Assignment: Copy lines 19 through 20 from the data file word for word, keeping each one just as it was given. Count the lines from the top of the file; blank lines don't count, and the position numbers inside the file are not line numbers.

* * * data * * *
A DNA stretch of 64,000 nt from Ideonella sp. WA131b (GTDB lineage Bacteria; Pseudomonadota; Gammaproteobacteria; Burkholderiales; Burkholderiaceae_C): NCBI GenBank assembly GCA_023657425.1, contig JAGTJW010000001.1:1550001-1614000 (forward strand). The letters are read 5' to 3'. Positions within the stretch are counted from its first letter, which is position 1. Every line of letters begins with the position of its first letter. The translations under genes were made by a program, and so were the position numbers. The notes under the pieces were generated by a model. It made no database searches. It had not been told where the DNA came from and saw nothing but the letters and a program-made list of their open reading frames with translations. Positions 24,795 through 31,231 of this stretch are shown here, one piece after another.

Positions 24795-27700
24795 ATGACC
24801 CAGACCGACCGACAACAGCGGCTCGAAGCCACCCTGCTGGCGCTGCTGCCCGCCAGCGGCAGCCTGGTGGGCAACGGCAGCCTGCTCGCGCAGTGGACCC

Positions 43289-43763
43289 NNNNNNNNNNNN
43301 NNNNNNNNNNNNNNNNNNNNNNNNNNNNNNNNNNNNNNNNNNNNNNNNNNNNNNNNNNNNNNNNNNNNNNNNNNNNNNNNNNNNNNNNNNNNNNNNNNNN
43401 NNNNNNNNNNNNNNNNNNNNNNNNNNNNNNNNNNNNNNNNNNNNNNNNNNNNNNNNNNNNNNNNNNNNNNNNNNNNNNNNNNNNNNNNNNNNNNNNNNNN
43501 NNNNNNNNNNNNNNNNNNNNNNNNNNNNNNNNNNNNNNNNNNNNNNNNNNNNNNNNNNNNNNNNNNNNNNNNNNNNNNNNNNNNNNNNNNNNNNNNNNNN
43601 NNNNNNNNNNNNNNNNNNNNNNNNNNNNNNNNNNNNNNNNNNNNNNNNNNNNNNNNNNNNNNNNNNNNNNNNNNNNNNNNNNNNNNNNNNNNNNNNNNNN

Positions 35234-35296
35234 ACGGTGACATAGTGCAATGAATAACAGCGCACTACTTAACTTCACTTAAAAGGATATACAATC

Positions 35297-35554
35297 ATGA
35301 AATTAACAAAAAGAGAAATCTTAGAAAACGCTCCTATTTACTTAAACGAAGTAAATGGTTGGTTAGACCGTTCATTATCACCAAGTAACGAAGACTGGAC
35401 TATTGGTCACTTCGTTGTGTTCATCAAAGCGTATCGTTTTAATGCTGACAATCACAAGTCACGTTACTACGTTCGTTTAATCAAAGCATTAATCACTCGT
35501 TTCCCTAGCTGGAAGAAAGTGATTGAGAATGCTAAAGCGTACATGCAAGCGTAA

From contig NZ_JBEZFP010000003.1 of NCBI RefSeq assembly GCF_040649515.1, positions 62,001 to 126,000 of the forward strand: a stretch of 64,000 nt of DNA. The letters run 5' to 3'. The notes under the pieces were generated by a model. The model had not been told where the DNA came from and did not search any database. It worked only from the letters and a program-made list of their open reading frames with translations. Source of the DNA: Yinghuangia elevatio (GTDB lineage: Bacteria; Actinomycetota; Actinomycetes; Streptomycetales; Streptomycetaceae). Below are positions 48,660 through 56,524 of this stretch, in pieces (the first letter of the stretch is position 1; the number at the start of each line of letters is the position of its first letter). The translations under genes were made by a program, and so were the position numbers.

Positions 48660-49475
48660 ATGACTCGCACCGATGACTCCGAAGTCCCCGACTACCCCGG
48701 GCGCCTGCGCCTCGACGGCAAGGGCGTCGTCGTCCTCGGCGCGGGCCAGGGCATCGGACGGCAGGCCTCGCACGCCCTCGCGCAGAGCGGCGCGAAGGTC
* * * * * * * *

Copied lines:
Positions 48660-49475
48660 ATGACTCGCACCGATGACTCCGAAGTCCCCGACTACCCCGG